Tuesday, July 30, 2013

Unsolicited Advice: You Probably Already Know This About Diapers, Though

About a year ago I bemoaned the fact that Baba G was always peeing through his diapers overnight and would either be so uncomfortable that he'd wake up hollering in the wee hours, or he'd stay asleep but be a soaking mess in the mornings. That always made (and still makes) me feel bad.

Unfortunately it continues to happen on occasion, despite our best efforts, which have included:
  • Moving him up a size for his nighttime diapers as a friend advised. I guess the theory is that larger sizes hold more pee or something?
  • Giving him his last shot of liquids an hour earlier than we used to. He's totally off of bottles finally but up until a month ago (he's 18 months old now) were still doing what you're not supposed to do and rocking him to sleep after he drank an 8-ounce cup-with-straw of milk. So now we give him milk and water about an hour before his nighttime routine (plus just another quick swig of water right before bed) and that has definitely helped. He's peed the majority out before his bath. (Or maybe it's happening in his tub? I prefer not to think about that, even though it's usually my husband handling bath time!)
But the lamest thing that was probably contributing to the problem was my basic lack of understanding about how diapers work. One night my husband just casually mentioned something about ensuring "the inner elastic" was in place as I was putting on BG's nighttime diaper. I was like, "What?"

Then my husband showed me how he always runs a finger around the  part of the diaper that circles BG's legs to make sure that the inner elastic band was positioned correctly and cradling BG's legs/butt and not folded in on itself, which would definitely seem to encourage leaks.

I'm talkin' 'bout the purple parts

I felt so dumb, because it was like I knew there was that band there, but I never messed with it — I always just made sure the top was secured snugly and had been convinced all the pee was seeping through that area. Now, sure enough, almost every time I run my finger around the inner elastic band by his legs it is messed up and in need of correcting.

So I'd like to think that doing that every evening has helped in some small way. But since BG still is face-down with his knees and legs tucked under him and his butt high in the air through most of the night, there's only so much one poor diaper can do to fight gravity.

Friday, July 19, 2013

He Has WHAT?

At some point between now and when I last posted, Baba G started acting strangely. Not only was he having sleeping issues again, but he acted like he didn't really want to eat and was making weird faces. Our nanny said that she thought he had a hard time swallowing, and we also noticed that he seemed to be running a slight fever at times.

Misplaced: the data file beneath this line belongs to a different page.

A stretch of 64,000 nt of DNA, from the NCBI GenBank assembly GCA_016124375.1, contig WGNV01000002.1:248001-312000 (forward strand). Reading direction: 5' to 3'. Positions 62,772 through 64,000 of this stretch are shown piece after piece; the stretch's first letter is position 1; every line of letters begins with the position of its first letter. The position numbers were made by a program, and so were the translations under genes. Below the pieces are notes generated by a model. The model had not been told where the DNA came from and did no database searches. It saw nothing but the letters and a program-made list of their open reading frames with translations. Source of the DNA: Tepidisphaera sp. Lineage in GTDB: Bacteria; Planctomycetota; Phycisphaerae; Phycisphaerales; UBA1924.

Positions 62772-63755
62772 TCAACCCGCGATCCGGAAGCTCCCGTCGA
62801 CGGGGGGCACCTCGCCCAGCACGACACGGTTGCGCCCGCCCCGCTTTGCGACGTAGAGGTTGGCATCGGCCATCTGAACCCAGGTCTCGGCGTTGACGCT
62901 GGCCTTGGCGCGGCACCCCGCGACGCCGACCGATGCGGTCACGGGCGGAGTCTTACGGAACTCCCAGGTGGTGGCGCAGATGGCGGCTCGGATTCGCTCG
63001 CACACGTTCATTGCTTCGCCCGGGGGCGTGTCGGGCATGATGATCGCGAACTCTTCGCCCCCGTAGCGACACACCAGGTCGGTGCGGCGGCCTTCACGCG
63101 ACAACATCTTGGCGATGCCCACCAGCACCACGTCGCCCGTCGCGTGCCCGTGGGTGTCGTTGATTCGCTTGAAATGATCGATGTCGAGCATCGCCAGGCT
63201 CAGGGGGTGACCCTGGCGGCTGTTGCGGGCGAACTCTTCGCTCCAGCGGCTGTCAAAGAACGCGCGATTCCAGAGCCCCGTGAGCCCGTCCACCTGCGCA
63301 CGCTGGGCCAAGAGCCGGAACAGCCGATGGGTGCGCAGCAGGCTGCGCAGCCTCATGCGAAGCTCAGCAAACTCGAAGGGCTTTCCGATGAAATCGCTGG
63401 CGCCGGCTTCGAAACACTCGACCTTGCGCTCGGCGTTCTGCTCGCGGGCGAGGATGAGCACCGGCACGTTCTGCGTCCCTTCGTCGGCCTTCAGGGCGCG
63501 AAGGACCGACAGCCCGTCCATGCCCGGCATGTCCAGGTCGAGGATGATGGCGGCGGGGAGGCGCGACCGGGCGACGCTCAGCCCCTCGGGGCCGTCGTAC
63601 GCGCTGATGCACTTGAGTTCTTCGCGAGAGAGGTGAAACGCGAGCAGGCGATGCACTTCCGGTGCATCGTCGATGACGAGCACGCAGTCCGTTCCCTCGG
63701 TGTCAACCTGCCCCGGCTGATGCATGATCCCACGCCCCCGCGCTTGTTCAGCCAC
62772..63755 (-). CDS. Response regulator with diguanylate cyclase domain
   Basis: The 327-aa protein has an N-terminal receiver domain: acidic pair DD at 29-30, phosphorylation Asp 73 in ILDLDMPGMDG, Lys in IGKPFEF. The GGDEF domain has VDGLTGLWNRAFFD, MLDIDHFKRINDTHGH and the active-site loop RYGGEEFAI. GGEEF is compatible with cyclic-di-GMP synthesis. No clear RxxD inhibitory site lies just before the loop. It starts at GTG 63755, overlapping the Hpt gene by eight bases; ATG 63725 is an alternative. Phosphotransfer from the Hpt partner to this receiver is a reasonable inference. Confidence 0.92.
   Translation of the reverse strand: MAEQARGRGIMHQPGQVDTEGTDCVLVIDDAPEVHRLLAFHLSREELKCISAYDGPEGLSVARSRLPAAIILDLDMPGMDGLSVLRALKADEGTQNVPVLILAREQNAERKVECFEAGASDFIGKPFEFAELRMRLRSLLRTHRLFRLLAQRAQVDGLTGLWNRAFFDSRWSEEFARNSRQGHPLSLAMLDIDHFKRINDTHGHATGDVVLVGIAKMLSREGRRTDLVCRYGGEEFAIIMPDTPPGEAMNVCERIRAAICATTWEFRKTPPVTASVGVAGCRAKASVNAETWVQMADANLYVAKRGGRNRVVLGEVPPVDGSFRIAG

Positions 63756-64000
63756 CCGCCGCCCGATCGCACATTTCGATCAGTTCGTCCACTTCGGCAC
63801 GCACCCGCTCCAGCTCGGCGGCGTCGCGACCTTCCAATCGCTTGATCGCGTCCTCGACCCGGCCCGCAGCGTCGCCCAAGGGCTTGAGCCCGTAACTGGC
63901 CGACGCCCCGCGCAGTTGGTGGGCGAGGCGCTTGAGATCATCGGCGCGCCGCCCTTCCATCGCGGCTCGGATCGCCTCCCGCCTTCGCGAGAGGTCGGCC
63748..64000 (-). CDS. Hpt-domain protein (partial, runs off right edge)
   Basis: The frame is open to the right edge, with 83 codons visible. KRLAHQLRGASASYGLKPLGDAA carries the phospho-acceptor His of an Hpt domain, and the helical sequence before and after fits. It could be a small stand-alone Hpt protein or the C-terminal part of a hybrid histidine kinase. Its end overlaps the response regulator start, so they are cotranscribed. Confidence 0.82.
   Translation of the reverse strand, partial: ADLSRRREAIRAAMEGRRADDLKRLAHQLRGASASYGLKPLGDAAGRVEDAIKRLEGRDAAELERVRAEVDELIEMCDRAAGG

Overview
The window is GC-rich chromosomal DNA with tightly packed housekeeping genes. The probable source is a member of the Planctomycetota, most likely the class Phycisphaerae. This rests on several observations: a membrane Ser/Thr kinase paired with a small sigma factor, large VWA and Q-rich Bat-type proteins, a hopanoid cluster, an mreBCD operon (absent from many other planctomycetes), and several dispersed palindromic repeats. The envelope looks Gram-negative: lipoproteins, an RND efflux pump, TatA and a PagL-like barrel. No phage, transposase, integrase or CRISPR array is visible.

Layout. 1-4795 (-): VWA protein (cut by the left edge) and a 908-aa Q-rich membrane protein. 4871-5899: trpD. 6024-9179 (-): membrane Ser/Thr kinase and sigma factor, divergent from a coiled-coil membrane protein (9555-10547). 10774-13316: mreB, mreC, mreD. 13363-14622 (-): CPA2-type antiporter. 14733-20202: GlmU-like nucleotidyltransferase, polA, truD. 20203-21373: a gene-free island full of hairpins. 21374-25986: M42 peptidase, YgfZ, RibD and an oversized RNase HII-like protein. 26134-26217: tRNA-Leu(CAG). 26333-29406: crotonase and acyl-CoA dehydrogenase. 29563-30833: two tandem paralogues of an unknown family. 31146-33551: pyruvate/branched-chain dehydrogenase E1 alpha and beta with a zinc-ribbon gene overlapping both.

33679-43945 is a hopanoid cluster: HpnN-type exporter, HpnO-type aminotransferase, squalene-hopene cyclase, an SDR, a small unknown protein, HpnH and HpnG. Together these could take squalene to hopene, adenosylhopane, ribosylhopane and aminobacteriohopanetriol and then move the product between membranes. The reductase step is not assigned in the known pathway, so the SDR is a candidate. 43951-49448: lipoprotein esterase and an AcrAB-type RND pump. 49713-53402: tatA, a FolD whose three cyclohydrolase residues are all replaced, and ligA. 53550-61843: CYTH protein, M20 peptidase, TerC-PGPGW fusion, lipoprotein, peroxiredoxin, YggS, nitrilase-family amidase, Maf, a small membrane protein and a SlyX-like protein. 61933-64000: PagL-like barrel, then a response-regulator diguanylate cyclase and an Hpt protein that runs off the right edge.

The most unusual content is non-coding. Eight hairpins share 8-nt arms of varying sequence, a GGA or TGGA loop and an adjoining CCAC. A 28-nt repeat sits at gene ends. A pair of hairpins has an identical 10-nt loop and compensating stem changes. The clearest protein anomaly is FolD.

AND SO, we hauled him back into the pediatrician's office.

She took one look in his throat and declared him to have Hand, Foot and Mouth Disease.


Immediately my mind flashed back to this "incident," which had taken place two days prior:
It started out innocently, gazing at the petting zoo animals from afar.

Then one of the zoo employees invited us for a closer look.

Dumb me was trying to snap a pic when BG put out his hand...

... and succeeded in petting the goat right on his nose.

I felt like a total delinquent because the zookeeper chick had specifically asked people to only let their kids pet the animals' sides or backs. No face-touching was allowed. It happened in a flash when I attempted to take a picture . . . which I was really only doing because both my husband and I had funny pictures with goats when we were kids.

So as soon as our pediatrician said BG had Hand, Foot and Mouth disease, I was like "Holy crap it's because he touched that damn goat."

Of course, two seconds later she said what I'm sure she says to everyone who immediately assumes this is the crazy-scary animal disease from Europe: "This is not the same thing as Hoof-and-Mouth, or Foot-and-Mouth. Only animals can get those."

We went on to learn that Hand, Foot and Mouth is an especially common virus in our neighborhood during the summer, and that—like all viruses—there wasn't much we could do about it except try to keep BG comfortable with some fever-reducing meds. We were also told to give him only soft and mushy foods for a week, after which time everything should be cleared up.

I'm still blaming the goat!
The good news is that BG must have had an extremely mild case, because I never saw any of the typical sores that develop around kids' mouths and on their hands and feet. His remained in the way, way back of his throat and that was it. He was acting totally back to normal in a few days, though we still kept him on soft foods for a full week.

I was thankful that none of the adults in his life ever caught it, either, because we were told it was pretty contagious, and have other friends who suffered from it much worst than their toddlers did.

Another health scare behind us!